European stocks rose on Friday, the last trading day before the Christmas break, as traders temporarily put aside the debt crisis worries that have roiled markets for most of 2011.
Amid thin trading, investors continued to buy up stocks and the single currency after Italy accepted fresh austerity measures and positive US jobs data, traders said.
London's benchmark FTSE 100 climbed 0.41 percent to 5,479.24 points ahead of an earlier than usual finish of 1230 GMT.
Frankfurt's DAX 30 gained 0.28 percent to 5,868.34 points and in Paris the CAC 40 won 0.83 percent to 3,097.39 points, as traders brushed off news that the French economy grew less than first thought in the third quarter.
The euro rose to $1.3070 from $1.3050 in New York late Thursday.
"A combination of Italian Prime Minister Mario Monti's success in gaining approval for his austerity package and continuing economic progress in the US is the catalyst for the markets drive at present," said Spreadex trader Jordan Lambert.
Italy's senators gave their approval on Thursday to austerity tax increases and pension reforms in a bid to avoid bankruptcy for the eurozone's third-biggest economy as a recession looms.
The austerity plan will be Italy's third this year after two earlier packages passed by Monti's predecessor Silvio Berlusconi with total savings of 60 billion euros aimed at balancing the budget by 2013.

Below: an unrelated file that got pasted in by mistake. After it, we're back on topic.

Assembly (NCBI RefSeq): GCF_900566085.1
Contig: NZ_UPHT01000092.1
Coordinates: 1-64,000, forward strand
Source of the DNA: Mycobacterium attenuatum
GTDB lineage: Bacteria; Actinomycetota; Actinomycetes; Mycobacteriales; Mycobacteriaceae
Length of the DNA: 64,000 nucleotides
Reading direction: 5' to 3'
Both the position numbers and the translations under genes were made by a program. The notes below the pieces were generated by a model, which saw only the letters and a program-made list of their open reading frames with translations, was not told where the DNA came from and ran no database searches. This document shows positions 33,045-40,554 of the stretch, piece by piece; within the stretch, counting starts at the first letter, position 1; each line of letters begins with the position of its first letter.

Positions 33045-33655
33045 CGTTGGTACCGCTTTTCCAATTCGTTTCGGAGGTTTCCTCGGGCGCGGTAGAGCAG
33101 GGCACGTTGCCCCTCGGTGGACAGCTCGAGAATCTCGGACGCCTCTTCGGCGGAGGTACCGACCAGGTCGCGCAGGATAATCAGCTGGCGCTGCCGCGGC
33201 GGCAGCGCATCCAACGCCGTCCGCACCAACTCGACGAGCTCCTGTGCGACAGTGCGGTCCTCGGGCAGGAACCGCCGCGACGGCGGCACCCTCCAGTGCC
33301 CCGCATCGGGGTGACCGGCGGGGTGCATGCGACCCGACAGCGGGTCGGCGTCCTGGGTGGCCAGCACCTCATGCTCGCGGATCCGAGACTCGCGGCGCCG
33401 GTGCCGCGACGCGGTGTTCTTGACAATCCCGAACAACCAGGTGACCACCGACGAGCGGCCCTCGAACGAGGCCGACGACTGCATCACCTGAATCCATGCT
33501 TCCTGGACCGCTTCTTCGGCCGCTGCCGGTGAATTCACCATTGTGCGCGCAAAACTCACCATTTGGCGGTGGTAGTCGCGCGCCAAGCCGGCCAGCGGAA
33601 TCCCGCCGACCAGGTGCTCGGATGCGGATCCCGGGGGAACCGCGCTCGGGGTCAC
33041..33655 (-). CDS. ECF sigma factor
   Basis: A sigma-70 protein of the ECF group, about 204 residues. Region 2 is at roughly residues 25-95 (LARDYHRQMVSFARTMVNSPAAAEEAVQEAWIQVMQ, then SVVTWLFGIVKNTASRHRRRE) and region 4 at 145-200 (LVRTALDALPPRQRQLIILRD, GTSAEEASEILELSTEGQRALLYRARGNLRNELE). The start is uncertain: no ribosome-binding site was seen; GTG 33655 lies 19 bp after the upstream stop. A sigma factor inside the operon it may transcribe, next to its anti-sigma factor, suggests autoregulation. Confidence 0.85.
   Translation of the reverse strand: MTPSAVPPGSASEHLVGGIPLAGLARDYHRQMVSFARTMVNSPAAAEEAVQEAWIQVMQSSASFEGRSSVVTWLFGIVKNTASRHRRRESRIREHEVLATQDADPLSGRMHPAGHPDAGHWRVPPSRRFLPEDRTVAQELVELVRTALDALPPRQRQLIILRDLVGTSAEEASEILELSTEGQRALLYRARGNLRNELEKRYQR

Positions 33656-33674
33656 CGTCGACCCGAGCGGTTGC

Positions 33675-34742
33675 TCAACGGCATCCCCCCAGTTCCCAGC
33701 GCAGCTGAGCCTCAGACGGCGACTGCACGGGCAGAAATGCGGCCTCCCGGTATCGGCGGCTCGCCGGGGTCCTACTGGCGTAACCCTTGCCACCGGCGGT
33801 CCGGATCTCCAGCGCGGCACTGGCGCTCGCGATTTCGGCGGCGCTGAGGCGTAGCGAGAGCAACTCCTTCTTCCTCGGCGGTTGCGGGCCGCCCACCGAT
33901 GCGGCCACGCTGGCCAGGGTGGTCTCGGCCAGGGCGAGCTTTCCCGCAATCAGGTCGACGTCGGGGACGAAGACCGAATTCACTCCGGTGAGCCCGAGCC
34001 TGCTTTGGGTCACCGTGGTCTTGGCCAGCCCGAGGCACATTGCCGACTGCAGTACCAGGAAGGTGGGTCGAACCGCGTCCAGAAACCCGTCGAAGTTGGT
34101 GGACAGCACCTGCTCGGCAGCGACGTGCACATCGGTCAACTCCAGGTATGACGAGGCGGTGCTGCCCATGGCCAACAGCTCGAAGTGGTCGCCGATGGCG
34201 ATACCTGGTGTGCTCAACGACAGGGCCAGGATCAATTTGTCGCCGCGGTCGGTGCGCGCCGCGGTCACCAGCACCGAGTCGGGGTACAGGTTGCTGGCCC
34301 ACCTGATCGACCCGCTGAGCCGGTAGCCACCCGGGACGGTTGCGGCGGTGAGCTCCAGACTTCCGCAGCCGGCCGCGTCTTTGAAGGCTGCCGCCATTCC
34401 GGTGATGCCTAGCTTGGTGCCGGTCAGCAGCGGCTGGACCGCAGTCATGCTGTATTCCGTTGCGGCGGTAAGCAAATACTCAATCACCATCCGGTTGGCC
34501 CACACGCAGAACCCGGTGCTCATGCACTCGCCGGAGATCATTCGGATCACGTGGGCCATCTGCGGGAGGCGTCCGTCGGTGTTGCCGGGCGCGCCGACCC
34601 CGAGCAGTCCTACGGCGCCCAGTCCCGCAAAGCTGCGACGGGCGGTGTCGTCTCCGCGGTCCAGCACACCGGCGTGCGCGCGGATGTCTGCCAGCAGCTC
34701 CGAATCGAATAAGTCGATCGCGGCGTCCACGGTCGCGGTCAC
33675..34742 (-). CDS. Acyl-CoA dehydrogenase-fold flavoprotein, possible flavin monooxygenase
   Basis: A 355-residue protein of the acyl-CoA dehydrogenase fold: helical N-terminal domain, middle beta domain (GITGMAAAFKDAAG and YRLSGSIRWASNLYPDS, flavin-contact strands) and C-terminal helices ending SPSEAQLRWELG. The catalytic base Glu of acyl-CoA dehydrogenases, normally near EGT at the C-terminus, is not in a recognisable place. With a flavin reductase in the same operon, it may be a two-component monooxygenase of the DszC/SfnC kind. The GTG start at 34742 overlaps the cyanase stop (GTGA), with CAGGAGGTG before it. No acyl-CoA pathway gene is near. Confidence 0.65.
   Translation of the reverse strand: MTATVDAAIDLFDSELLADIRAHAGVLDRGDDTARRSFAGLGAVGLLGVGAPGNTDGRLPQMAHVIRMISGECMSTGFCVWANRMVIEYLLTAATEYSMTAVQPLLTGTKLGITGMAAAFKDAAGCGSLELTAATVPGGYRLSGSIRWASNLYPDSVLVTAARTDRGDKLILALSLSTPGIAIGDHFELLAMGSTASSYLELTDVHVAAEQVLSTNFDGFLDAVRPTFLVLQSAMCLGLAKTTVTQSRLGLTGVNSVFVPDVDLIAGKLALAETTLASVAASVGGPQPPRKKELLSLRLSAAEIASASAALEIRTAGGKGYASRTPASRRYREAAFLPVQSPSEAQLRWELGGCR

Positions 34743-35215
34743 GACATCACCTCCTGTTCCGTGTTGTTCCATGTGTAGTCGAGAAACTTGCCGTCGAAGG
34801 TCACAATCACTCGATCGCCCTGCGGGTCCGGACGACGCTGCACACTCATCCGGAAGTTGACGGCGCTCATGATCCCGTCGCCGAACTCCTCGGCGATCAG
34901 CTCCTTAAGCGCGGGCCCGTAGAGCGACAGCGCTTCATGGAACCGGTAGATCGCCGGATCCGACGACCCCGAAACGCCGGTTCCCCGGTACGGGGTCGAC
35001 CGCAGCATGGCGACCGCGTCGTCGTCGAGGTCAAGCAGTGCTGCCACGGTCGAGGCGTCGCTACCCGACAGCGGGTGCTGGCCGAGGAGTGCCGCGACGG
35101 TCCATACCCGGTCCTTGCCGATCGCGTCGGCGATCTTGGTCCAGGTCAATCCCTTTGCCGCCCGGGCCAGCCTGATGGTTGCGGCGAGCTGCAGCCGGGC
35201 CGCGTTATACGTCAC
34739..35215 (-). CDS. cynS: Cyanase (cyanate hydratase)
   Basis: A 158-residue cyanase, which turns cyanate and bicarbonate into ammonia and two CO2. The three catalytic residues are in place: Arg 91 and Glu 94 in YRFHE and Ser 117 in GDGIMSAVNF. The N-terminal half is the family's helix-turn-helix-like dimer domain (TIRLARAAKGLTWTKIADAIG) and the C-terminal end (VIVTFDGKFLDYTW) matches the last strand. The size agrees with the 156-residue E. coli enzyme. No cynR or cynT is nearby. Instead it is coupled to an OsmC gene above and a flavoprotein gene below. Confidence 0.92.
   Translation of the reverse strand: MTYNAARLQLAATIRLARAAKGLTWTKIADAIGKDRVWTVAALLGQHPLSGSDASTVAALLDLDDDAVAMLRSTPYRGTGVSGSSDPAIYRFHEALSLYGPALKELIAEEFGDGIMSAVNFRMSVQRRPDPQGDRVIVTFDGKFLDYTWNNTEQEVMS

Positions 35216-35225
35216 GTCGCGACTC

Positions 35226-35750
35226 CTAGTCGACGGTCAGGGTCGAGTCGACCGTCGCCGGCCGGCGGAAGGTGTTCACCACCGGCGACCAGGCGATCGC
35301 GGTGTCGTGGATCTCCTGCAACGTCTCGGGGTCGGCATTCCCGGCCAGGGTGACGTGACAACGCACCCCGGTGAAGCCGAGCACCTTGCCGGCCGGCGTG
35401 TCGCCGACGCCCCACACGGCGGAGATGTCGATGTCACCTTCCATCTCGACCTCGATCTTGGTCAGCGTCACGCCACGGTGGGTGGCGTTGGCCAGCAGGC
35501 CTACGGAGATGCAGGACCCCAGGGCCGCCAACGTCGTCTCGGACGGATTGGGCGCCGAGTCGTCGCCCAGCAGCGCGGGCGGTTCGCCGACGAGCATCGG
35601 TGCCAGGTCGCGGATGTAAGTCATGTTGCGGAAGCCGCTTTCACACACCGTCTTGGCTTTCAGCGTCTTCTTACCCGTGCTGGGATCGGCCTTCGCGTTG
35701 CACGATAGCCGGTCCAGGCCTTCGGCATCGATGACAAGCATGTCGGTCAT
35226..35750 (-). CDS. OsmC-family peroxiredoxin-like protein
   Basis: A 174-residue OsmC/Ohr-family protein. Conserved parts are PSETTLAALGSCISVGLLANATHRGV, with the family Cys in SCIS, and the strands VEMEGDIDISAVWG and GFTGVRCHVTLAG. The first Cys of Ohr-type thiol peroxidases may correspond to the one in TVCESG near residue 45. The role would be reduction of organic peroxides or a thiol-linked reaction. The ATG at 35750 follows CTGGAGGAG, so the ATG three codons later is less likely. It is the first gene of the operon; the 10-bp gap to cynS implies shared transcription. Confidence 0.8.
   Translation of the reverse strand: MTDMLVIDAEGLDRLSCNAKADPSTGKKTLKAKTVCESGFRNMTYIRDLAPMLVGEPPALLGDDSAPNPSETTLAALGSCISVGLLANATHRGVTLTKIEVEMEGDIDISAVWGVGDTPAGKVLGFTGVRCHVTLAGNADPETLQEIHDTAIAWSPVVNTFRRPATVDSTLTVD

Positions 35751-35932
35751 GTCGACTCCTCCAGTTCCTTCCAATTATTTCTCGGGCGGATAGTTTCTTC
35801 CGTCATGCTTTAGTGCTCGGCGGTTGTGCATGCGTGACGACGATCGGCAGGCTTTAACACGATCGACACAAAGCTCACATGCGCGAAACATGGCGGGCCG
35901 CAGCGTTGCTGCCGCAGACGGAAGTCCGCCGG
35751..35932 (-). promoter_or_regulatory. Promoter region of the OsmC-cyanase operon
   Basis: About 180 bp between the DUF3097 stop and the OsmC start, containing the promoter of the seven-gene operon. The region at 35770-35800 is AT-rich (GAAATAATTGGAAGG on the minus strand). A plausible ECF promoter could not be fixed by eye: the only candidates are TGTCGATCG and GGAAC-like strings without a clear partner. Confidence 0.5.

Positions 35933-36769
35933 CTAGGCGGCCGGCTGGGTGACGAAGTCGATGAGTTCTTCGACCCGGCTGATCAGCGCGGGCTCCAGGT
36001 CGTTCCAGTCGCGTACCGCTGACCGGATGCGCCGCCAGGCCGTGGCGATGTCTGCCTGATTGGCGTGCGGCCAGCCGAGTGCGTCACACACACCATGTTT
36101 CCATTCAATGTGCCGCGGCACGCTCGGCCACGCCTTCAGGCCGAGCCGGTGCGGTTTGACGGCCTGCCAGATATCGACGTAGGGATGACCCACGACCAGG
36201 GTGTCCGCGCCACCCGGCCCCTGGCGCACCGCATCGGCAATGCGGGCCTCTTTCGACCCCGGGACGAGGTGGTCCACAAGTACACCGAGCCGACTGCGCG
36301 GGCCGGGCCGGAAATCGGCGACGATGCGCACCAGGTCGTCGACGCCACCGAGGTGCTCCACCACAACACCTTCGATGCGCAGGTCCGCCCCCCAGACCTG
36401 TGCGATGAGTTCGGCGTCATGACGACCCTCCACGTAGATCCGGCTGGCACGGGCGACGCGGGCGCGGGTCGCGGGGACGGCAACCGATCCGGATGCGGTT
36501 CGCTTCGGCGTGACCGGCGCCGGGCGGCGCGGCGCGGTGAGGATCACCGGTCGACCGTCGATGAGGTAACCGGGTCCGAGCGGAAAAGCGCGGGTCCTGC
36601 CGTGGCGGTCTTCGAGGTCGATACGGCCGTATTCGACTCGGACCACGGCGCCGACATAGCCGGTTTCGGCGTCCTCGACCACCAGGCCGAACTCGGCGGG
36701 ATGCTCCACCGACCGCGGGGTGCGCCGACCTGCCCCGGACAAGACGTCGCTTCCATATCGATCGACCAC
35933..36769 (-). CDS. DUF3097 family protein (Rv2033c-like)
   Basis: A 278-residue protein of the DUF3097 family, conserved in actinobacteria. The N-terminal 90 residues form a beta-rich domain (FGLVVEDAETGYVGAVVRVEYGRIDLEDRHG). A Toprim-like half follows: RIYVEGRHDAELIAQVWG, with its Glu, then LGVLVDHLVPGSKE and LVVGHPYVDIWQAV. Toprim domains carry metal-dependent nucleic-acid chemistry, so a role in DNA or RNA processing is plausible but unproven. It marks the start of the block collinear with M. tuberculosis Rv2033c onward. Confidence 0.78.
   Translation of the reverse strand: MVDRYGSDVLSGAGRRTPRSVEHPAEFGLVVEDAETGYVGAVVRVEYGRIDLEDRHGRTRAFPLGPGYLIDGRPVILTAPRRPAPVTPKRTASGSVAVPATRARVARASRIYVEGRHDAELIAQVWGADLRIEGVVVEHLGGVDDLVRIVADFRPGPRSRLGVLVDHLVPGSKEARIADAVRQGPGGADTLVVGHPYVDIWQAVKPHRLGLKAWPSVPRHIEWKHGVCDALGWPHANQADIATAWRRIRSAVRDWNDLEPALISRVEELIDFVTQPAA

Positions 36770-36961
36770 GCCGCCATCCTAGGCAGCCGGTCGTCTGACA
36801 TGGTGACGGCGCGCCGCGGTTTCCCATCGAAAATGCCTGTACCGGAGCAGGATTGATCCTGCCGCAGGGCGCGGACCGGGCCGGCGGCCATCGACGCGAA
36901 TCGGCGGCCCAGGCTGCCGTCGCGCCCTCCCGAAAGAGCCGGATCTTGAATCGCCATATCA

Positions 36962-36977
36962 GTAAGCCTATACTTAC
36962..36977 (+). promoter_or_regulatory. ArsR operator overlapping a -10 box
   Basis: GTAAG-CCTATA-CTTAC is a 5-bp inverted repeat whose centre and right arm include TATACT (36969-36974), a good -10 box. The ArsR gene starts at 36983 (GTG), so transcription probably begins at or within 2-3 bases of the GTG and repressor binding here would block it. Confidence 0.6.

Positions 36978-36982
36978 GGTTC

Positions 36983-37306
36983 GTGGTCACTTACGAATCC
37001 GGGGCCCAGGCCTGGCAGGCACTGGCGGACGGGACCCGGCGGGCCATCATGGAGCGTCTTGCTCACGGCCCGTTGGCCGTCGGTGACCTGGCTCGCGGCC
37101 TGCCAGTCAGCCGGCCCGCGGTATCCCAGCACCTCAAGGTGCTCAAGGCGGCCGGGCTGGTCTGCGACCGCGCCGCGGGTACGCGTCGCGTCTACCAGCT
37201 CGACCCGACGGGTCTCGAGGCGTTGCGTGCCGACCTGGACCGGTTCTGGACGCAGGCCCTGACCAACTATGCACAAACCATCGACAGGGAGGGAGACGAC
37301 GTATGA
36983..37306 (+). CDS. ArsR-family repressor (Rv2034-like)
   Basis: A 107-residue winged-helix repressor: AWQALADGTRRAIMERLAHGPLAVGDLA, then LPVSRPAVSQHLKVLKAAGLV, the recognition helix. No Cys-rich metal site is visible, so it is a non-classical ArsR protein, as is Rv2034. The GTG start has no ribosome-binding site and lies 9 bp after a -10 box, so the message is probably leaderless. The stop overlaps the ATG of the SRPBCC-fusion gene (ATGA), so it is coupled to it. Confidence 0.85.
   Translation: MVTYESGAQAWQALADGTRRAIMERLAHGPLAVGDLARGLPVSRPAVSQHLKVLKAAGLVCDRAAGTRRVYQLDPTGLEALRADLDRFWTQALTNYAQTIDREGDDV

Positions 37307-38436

Europe's debt crisis has led to the fall of several governments this year, including in Italy, while global markets have also been hammered by concerns over a possible break-up of the eurozone and new painful recession.
The European Central Bank's move this week to provide hundreds of billions of euros in cheap loans to embattled lenders was seen as a double-edged sword -- it gave a lifeline but also exposed the region's massive fiscal problems.
"The problem child in the yard is still Europe. This may remain until debt can be reined in and that will not be an overnight fix," said Ben Le Brun, a markets analyst at optionsXpress.
"The backdoor Quantitative Easing from the (European Central Bank) is a definite step in the right direction if -- and it's a big if -- banks start supporting euro government bonds," he said, referring to the policy of central banks pumping money directly into the financial system to boost the economy.
Asian stock markets closed higher on Friday as investors welcomed the better-than-expected jobs data from the United States that suggested economic recovery was gaining traction in the world's biggest economy.
Seoul climbed 1.07 percent and Hong Kong rose 1.37 percent, while Tokyo was shut for a public holiday.
US new claims for jobless benefits last week fell to the lowest level since April 2008, with fewer layoffs in most states.
The figures beat economists' forecasts, with claims 364,000 last week versus the consensus estimate of 380,000, representing a third straight weekly fall.
US stocks scored solid gains on Thursday in the wake of the data, with the Dow Jones Industrial Average closing up 0.51 percent at 12,169.65 points.
The broader S&P 500 and the Nasdaq Composite each gained 0.83 percent.